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In the last two issues, I have commented on certain things that concern me with modern life. The first, For God’s Sake, Shut Up! (Northshore Conifer, May, 2009), dealt with today’s cult of celebrity, wherein simply being famous is enough to guarantee that one’s views will be broadcast by the media. Further, this is not limited to those who have gained fame by accomplishment, however dubious, but also includes those who are famous merely, well, for being famous. I would submit that the silly Paris Hilton currently serves as high priestess at this altar of self-worship. Interestingly, my article was poorly received by at least one reader, whom I will call “Dick” to protect him from his neighbors, of parts undisclosed, who wrote the following:

 

What makes you the voice of reason that wants people that are not right wing Bible thumpers to shut up? It’s no wonder that the rest of the country thinks that all people from Louisiana are a bunch of jackasses. Get this: The wind in the entire country...

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A common aphorism holds that “[c]lothes don’t make the man,” meaning, of course that one cannot (should not) judge a person solely by appearance. Mark Twain’s variant on this, however, insists that clothes do indeed “make the man,” as “[n]aked people have little or no influence on society.” This calls to mind the story of the mature woman who was surprised when her newlywed daughter answered the door in the nude, only to explain that she was wearing her “love dress” in anticipation of her husband’s imminent arrival. When the mature woman surprised her husband in a like manner and similarly explained her déshabillé, the old gentleman simply remarked that her love dress needed ironing. Whether or not he was “influenced” was not revealed (pun intended).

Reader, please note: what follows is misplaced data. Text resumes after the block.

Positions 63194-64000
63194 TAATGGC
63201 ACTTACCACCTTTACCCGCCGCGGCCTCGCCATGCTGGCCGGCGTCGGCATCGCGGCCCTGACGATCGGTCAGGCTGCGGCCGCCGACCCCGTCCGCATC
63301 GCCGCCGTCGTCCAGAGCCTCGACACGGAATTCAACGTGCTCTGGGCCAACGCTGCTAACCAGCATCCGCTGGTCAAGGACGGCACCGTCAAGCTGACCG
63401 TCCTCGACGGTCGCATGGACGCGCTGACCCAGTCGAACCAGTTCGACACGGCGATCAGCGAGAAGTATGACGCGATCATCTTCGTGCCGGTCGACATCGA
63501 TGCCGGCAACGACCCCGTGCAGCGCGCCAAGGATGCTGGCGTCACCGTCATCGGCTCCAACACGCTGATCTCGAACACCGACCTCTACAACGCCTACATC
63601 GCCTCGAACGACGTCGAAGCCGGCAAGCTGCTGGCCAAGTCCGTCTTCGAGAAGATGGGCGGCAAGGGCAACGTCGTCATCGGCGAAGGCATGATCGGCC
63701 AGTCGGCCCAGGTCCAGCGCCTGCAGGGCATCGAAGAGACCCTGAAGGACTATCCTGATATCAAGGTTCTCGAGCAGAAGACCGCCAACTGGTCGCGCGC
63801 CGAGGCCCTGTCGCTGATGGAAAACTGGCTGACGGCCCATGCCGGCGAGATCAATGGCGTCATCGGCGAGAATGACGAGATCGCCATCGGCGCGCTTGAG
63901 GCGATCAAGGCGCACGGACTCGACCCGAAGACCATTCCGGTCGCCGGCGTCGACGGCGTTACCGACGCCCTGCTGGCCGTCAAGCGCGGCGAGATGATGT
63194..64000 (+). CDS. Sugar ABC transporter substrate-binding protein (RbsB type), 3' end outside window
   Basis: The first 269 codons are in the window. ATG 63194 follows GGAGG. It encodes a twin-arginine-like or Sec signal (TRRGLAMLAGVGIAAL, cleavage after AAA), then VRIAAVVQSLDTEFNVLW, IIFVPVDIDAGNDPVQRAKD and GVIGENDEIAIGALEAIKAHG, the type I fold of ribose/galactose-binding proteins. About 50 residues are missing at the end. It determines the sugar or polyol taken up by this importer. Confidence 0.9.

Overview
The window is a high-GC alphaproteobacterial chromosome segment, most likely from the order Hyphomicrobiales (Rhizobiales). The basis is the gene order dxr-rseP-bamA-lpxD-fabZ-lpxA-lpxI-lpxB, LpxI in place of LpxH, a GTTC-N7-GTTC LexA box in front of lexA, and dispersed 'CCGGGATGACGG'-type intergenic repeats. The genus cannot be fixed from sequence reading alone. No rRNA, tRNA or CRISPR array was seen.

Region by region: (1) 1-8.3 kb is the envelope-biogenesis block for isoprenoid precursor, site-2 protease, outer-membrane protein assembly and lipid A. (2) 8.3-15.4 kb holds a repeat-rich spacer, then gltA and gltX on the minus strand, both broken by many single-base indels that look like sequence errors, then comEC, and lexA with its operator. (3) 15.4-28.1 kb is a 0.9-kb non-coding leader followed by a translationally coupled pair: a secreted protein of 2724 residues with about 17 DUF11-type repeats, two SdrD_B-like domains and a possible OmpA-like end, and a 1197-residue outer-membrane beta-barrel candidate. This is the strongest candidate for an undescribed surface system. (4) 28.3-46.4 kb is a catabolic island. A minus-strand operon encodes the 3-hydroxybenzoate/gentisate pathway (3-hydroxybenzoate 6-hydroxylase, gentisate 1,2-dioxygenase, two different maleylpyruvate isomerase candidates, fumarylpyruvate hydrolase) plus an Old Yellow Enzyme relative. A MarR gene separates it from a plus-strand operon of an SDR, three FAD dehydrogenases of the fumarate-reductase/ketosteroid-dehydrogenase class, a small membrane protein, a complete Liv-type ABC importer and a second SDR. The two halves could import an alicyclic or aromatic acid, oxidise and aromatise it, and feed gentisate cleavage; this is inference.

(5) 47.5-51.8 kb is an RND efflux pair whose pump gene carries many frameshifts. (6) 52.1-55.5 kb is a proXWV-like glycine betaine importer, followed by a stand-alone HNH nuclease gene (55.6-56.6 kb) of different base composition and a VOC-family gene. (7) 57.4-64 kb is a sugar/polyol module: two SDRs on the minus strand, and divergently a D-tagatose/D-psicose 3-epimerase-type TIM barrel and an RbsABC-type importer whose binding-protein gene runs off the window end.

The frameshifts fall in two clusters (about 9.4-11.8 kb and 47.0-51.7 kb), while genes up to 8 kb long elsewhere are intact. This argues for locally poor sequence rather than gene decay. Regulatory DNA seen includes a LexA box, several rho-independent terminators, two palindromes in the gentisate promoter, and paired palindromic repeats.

While both positions have merit, I would argue that the choice of clothes (or the lack thereof) reveals a great deal about a person. No less an avatar of modern culture than Homer Simpson has remarked that “[t]he only guys who wear Hawaiian...

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On Thursday, April 16, actress/comedienne/harridan Janeane Garofalo was interviewed on MSNBC by erstwhile newsman Keith Olbermann, who asked for her take on the April 15 “tea-bag” protests against high taxes and wasteful spending. In her inimitably gentle fashion, Garofalo stated of the peaceful protestors that “they have no idea what the Boston tea party was about, they don't know their history at all. This is about hating a black man in the White House. This is racism straight up. That is nothing but a bunch of teabagging rednecks.” She went on to say that “the limbic brain inside a right-winger or Republican or conservative or your average white power activist, the limbic brain is much larger in their head space than in a reasonable person, and it's pushing against the frontal lobe.” Here we have it, straight from no less an authority than the former “Funniest Person in Rhode Island,” the apparent acme of whose career was her appearance on Comedy Central’s prophetically titled “Freak Show.” Nevertheless,...

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Our President calls us to hope, which seems opportune, if not downright auspicious, given that the opposite of hope is despair. Indeed, despair is defined as the loss of hope. After all, did not the inscription at the very gate of hell read “All hope abandon ye who enter here,” in Dante’s Divine Comedy? A sobering thought to be sure, but seemingly appropriate for the circumstances.

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When I recently addressed the St. Tammany West Chamber of Commerce and guests at its annual installation banquet, I was asked to say something inspirational. I was also asked to be brief, which called to mind George Santayana’s reflection that “[t]o be brief is almost a condition of being inspired.” I considered this charge in the particular context of the audience, which included many of the business and community leaders of St. Tammany Parish. They were there in support of the Chamber and its new board and officers, but in a more general sense, they were there because they care about this community and are willing to devote their efforts to its improvement.